Staal's living arrangements may change with Recchi's departure
VANCOUVER, British Columbia -- Jordan Staal has spent most of the past two seasons as a guest at Mark Recchi's home in suburban Pittsburgh.
Recchi was claimed off re-entry waivers Saturday by Atlanta, and while Staal is thrilled that his landlord found another NHL job, he is less certain what will become of the living arrangement.
"He wants me to stay. But I do not know how it will work out," Staal said. "If it does not work out, maybe I will get my own place."
General manager Ray Shero said the decision for Staal to stay with Recchi or venture on his own would be left to Staal.
"I have not really thought about it," Shero said. "Mark and (wife) Alexa are great people. It has been a good situation so far, and that is really a personal choice between Jordan and the Recchi family.
"I have been appreciative of their hospitality."
Though 20 years Recchi's junior, Staal grew close to the Penguins' former alternate captain. Staal said the events of this past week have been difficult to watch, even from afar with the Penguins playing in Western Canada and Recchi remaining in Pittsburgh.
"He did not drag anybody into this," Staal said of Recchi. "He was thinking more of (the Penguins) than anything.
"The way he handled it was really professional, and I hope the best for him."
Coach Michel Therrien and his Vancouver counterpart, Alain Vigneault, share more than the honor of being finalists for the Jack Adams Award last season -- won by Vigneault.
Of course, perhaps they were able to turn in such fine coaching performances in 2006-07 because of the experience they gained from presiding over the Montreal Canadiens in previous coaching stints.
"It is like going to Harvard University," Therrien said of coaching Montreal's storied hockey club. "You learn a lot."
Therrien coached Montreal for parts of three seasons from 2000-2003. Vigneault preceded him, leading the Canadiens for parts of four seasons from 1997-2000.
Therrien is from Montreal, and Vigneault was born in Quebec City. For them, coaching the Canadiens was a dream job similar to Crafton-born Bill Cowher running the Steelers -- except with a lot more pressure.
"You learn to deal with that," Therrien said. "You also learn to deal with the fans and the media.
"But it was a great experience for us, and we became better coaches."
All in good fun
Defenseman Ryan Whitney wants Pittsburgh to know he loves his hockey hometown and the passion of its fans. But his football heart belongs to the New England Patriots.
In fairness, Whitney is a Boston native, and the Patriots are the closest that city comes to knowing the NFL.
Whitney is confident the Patriots will remain undefeated after their game with the Steelers today, but maybe a little less confident than a few weeks ago.
"They have to lose sooner or later, right?" Whitney said. "That is what everybody says. We will see."
Around the boards
The Penguins will not practice today. They stayed in Vancouver last night and were scheduled to leave for Philadelphia today, with a brief stop in Pittsburgh to clear customs. The Penguins will wrap this four-game road trip Tuesday against the Flyers. ... Emergency goaltender Ty Conklin was recalled Friday from Wilkes-Barre/Scranton due to Marc-Andre Fleury's sprained right ankle. However, he did not arrive in Vancouver until yesterday morning due to weather-caused travel problems.
Show commenting policy
TribLive commenting policy
You are solely responsible for your comments and by using TribLive.com you agree to our Terms of Service.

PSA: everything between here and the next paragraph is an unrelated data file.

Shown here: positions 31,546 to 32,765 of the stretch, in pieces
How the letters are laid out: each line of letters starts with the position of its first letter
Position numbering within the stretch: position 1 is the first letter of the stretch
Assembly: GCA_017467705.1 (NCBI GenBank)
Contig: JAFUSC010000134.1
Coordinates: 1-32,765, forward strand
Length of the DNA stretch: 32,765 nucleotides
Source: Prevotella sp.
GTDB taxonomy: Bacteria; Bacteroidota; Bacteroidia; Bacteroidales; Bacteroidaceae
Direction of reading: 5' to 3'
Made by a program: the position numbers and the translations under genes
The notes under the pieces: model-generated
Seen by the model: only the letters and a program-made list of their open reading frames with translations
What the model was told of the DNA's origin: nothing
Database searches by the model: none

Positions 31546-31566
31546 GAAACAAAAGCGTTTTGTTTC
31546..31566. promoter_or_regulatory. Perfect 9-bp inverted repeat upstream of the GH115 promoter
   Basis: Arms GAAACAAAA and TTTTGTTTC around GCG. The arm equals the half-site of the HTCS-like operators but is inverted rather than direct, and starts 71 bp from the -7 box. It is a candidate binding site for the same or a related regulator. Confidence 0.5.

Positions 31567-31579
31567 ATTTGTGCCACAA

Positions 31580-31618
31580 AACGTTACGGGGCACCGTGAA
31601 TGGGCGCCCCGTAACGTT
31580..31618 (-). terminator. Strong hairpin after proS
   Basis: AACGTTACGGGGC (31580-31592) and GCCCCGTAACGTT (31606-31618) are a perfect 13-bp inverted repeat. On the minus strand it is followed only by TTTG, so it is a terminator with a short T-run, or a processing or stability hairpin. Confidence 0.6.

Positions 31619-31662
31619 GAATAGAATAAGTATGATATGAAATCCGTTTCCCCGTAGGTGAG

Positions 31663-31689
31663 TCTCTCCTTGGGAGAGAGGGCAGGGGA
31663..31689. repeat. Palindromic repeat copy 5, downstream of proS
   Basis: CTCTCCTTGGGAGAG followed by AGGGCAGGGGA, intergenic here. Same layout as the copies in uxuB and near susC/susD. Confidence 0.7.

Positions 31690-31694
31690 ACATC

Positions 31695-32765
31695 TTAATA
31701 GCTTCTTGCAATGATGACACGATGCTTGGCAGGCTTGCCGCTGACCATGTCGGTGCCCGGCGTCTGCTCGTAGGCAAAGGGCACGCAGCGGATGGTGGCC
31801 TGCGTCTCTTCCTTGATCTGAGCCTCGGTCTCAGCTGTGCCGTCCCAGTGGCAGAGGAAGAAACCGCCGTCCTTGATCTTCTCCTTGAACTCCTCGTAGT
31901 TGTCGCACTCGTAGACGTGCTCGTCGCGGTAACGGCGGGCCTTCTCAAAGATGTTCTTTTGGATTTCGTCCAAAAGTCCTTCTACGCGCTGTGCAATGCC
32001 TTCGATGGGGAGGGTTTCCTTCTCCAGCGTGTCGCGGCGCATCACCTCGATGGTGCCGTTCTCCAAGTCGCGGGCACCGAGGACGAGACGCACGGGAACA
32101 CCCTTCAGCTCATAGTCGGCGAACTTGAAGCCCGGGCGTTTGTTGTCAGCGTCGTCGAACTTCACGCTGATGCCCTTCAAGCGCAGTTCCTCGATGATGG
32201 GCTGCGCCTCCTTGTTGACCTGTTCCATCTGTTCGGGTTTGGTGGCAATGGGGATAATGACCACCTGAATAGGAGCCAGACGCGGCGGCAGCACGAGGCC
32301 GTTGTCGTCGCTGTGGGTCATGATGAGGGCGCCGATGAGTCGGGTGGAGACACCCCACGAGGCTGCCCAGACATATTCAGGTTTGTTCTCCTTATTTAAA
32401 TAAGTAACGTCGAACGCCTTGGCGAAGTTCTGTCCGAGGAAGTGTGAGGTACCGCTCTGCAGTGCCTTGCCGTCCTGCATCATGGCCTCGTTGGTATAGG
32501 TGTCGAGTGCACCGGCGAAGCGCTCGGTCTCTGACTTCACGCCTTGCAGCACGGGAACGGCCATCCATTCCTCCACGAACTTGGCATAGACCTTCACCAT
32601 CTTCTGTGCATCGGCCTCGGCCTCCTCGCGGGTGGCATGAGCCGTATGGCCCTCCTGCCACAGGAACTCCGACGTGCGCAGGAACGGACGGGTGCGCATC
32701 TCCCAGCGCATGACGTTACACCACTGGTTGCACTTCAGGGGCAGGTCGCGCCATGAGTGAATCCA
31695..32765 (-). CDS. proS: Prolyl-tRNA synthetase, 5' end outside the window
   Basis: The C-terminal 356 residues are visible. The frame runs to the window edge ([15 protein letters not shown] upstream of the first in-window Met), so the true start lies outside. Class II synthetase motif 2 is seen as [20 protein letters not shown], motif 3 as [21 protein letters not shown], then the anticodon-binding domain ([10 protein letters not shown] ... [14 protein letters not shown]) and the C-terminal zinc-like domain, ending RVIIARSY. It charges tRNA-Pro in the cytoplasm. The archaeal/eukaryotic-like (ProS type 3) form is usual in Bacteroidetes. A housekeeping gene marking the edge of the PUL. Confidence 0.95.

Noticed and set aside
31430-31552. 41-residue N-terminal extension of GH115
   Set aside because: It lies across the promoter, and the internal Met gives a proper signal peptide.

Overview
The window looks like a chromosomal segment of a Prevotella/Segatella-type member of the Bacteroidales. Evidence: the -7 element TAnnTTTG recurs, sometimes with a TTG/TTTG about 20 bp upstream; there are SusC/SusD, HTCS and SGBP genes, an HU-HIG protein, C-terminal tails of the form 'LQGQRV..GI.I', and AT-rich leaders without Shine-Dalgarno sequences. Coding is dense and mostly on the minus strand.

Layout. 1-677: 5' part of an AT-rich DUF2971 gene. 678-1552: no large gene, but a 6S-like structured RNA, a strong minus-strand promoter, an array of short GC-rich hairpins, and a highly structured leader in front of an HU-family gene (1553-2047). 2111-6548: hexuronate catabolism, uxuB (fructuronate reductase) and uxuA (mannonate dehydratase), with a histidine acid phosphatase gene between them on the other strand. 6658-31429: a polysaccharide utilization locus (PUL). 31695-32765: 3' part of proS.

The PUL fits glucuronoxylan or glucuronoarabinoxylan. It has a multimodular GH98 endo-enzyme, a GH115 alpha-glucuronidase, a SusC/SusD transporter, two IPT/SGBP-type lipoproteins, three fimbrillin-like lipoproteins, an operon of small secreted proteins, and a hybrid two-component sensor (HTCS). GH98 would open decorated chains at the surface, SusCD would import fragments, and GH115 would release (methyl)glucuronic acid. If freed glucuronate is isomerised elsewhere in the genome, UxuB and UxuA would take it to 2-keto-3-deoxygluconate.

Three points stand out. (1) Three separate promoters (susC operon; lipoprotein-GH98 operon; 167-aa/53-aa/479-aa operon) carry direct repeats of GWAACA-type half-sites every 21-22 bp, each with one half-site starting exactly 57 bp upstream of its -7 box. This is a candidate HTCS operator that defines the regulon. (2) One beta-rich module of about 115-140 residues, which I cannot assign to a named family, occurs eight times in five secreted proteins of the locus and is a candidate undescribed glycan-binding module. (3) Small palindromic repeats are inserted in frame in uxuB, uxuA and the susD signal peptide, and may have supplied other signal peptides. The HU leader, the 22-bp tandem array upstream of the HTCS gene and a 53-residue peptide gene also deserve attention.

We moderate comments. Our goal is to provide substantive commentary for a general readership. By screening submissions, we provide a space where readers can share intelligent and informed commentary that enhances the quality of our news and information.
While most comments will be posted if they are on-topic and not abusive, moderating decisions are subjective. We will make them as carefully and consistently as we can. Because of the volume of reader comments, we cannot review individual moderation decisions with readers.
We value thoughtful comments representing a range of views that make their point quickly and politely. We make an effort to protect discussions from repeated comments either by the same reader or different readers.
We follow the same standards for taste as the daily newspaper. A few things we won't tolerate: personal attacks, obscenity, vulgarity, profanity (including expletives and letters followed by dashes), commercial promotion, impersonations, incoherence, proselytizing and SHOUTING. Don't include URLs to Web sites.
We do not edit comments. They are either approved or deleted. We reserve the right to edit a comment that is quoted or excerpted in an article. In this case, we may fix spelling and punctuation.
We welcome strong opinions and criticism of our work, but we don't want comments to become bogged down with discussions of our policies and we will moderate accordingly.
We appreciate it when readers and people quoted in articles or blog posts point out errors of fact or emphasis and will investigate all assertions. But these suggestions should be sent via e-mail. To avoid distracting other readers, we won't publish comments that suggest a correction. Instead, corrections will be made in a blog post or in an article.
- Sutter: Staal effect felt on 3rd line with Penguins
- Penguins trade Sutter to Canucks, sign free agent center Fehr
- Rossi: ‘Hockey guy’ Sutter will be missed
- New Pens winger Fehr ready for defense-first role
- At Carnegie Mellon University, hockey analytics enjoys rebirth
- Penguins notebook: Defenseman Pouliot sets tone in scrimmage
- ‘Warning track’ makes Pittsburgh debut at Southpointe’s Iceoplex
- Pens assistant GM Fitzgerald leaves for Devils
- Reliving the moment a decade ago that shifted the Penguins' history